Interpreting Islamic Political Parties by M. A. Mohamed Salih

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Interpreting Islamic Political Parties offer a critical analysis and explanation of the evolution, institutionalization and current developments of Islamic Political parties and their role in politics and society in the Islamic World. It interrogates the increasing presence of Islamic political parties as major actors in competitive democratic politics in opposition and government as well as their relationship with secular and confessional political parties. The authors treat Islamic political parties as institutional manifestations of diverse schools of political Islam, ranging from the most militant to the moderate with different and even contradictory positions in relation to major social justice issues. The volume contains case studies of Islamic political parties in Algeria, Egypt, Indonesia, Kuwait, Lebanon, Malaysia, Maldives, Mauritius, Somalia, South Africa and Sudan.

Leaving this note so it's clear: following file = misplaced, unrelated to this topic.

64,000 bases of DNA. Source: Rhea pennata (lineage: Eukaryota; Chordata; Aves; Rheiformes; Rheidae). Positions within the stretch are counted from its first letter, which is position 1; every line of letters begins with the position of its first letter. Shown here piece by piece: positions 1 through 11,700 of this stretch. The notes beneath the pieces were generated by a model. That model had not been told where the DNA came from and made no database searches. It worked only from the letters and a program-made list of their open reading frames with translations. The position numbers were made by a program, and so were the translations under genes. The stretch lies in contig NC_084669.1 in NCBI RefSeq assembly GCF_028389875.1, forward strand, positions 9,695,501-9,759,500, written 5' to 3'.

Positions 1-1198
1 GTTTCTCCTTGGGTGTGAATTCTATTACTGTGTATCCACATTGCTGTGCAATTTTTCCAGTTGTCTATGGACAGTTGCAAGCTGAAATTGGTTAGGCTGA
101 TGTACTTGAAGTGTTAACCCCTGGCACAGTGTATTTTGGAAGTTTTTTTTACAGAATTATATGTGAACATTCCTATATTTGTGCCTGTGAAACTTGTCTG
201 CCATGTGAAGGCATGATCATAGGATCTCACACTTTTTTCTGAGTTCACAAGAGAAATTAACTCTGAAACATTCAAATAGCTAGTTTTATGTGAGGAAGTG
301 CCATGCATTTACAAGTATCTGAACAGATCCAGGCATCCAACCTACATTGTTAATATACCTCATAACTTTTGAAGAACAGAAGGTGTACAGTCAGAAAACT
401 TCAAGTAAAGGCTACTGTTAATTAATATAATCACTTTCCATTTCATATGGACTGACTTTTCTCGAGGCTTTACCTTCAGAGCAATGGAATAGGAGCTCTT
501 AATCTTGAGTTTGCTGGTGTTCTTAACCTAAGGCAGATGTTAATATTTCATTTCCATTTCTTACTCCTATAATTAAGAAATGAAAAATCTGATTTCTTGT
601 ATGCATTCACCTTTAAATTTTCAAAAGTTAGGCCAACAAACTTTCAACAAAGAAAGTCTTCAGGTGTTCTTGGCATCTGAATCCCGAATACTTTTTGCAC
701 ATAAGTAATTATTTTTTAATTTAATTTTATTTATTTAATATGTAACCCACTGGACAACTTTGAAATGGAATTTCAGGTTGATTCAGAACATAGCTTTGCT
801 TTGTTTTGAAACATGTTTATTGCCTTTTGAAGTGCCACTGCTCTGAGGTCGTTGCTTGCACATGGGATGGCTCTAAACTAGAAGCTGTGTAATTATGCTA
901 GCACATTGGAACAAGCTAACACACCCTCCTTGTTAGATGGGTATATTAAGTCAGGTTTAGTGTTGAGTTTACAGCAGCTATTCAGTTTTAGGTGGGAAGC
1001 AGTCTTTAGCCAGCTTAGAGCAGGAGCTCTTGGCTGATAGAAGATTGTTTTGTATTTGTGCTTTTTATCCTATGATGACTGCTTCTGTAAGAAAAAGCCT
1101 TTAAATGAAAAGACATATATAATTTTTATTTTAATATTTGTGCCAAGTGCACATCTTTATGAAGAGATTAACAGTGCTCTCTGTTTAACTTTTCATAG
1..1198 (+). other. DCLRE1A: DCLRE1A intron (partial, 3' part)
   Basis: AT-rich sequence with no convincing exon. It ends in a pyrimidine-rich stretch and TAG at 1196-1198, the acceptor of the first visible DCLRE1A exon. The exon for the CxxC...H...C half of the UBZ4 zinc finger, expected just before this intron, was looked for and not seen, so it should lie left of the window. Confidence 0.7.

About M. A. Mohamed Salih

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Mohamed Abdelrahim (M.A) Mohamed Salih (PhD University of Manchester, UK) is Professor of Politics of Development both at the Institute of Social Studies, The Hague and the Department of Political Science, University of Leiden, The Netherlands. His recent books include African Political Parties: Evolution, Institutionalization and Governance (London: Pluto Press, 2003); African Parliaments between Government and Governance (New York: Palgrave/Macmillan, 2005); and Political Parties in Africa: Challenges for Sustained Multiparty Democracy (Stockholm: International Institute for Democracy and Electoral Assistance, 2007).
Published September 15, 2009 by Palgrave Macmillan. 320 pages
Genres: Political & Social Sciences. Non-fiction